Monday, May 17, 2010

Book Report on Communicating for a Change, by Andy Stanley and Lane Jones

As a middle school pastor, the task of putting God’s truths into digestible pieces for 11-14 year olds to understand and apply to their lives can be a little challenging. I’ve read and used both Ken Davis’ book "How to Speak Youth" and Doug Fields & Duffy Robbin's book "Speaking to Teenagers" (Click here to read my review of Doug & Duffy's book). I have recently found another awesome resource called, "Communicating for a Change" by Andy Stanley and Lane Jones. I’m not sure where I heard about the book, but it has been on my “books to read” list for a number of months. I wish I would have read it much earlier. I have two big “takeaways” from the book and one quick thought that I hope to reflect on further at another time.

First, the thought: the opening of this book was more of a “turn off” than a “draw me in” idea. I like that there was an attempt to do something different to make it interesting, as the idea of a preacher learning how to preach from a truck driver was definitely different. But, for me, it just wasn’t a draw. I have to admit that if I hadn’t had some of my local friends recommending the book, I probably wouldn’t have finished it. However, I am very glad that I did. The two things I took away have been huge for me and I started using them immediately when sharing with the middle schoolers.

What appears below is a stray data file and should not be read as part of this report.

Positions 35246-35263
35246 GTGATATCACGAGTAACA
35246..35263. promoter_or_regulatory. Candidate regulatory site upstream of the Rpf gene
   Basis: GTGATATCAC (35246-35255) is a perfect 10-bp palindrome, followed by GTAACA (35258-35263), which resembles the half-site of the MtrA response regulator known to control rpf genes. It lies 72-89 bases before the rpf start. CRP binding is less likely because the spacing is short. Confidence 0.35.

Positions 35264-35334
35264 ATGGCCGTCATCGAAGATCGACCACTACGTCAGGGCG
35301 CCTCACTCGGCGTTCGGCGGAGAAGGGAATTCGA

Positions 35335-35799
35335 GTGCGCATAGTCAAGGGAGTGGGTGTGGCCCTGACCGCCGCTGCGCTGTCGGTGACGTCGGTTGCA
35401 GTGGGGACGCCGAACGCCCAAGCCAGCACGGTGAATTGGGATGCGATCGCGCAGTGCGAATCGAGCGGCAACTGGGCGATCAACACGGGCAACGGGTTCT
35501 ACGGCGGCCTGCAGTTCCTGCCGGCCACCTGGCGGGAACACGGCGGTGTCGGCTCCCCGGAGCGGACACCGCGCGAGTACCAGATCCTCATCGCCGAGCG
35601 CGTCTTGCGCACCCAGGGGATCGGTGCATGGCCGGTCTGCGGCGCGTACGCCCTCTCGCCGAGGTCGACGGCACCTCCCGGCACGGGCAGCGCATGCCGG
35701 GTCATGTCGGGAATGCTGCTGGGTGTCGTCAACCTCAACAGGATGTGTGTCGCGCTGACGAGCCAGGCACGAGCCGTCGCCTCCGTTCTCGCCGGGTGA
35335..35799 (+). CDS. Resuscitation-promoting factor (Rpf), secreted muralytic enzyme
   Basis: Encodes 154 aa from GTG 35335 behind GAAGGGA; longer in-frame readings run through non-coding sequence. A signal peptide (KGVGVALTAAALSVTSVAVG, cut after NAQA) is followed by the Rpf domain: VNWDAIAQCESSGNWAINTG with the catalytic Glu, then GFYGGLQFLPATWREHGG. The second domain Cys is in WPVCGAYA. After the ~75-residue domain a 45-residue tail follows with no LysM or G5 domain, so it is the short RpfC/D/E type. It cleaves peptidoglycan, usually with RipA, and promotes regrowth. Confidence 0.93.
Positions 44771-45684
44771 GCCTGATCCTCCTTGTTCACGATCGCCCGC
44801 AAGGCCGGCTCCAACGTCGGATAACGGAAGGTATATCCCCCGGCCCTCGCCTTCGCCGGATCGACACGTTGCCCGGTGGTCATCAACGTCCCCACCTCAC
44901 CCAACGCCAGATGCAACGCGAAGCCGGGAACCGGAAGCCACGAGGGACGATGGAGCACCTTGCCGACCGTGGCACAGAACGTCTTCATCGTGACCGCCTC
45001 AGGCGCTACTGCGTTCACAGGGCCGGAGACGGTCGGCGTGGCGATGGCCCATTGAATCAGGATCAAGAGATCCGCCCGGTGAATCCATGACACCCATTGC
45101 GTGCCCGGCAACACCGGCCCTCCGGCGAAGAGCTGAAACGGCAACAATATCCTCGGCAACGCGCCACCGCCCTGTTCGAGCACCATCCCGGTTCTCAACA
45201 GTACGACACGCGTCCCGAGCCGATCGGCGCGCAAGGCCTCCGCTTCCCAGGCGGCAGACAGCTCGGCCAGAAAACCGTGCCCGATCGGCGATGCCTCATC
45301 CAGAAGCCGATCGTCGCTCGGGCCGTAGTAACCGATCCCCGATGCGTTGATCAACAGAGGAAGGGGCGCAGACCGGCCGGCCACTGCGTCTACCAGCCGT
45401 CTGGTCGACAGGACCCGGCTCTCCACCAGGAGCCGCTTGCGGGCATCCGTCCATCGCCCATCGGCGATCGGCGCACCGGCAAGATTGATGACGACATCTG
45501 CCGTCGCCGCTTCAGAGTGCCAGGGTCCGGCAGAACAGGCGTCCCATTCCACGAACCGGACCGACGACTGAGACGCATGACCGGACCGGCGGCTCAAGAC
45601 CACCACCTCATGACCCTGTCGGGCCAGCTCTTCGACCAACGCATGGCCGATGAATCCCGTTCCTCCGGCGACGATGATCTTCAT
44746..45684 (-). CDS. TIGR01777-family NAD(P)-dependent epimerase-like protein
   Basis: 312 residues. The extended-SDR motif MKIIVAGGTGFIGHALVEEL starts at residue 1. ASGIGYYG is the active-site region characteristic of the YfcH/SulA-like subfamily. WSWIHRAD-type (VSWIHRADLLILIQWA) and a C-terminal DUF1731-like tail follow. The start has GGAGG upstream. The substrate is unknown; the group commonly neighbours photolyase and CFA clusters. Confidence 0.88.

The first one is the whole idea of “Internalizing the message”- learning my message to the point where I don’t need a lot of notes. Andy stated, “You should be able to sit down at a table and communicate your message to an audience of two in a way that is both conversational and authentic.” I’m a huge note guy – I’ve always had a piece of paper in my hands as I share my thoughts. I have now been challenged by this and hope to be able to put my notes on the music stand and leave them there.

The second thing I took away was from the chapter, “Engage Your Audience”, where Andy and Lane talked about “slowing down around the curbs – the transitions are important”. They shared an important and simple concept for building a message: “ME-WE-GOD-YOU-WE”. Interestingly enough, that is how I’ve put together a number of my messages without realizing I was doing it. The one thing I haven’t done a very good job at is helping my audience go from Me to We, We to GOD, etc. I need to “slow down around the curbs” so I don’t lose my audience.

Overall, this book has reinforced what I have been doing right, challenged me to adjust and not get into a rut when putting together a message. I would recommend this book to anyone who teaches.

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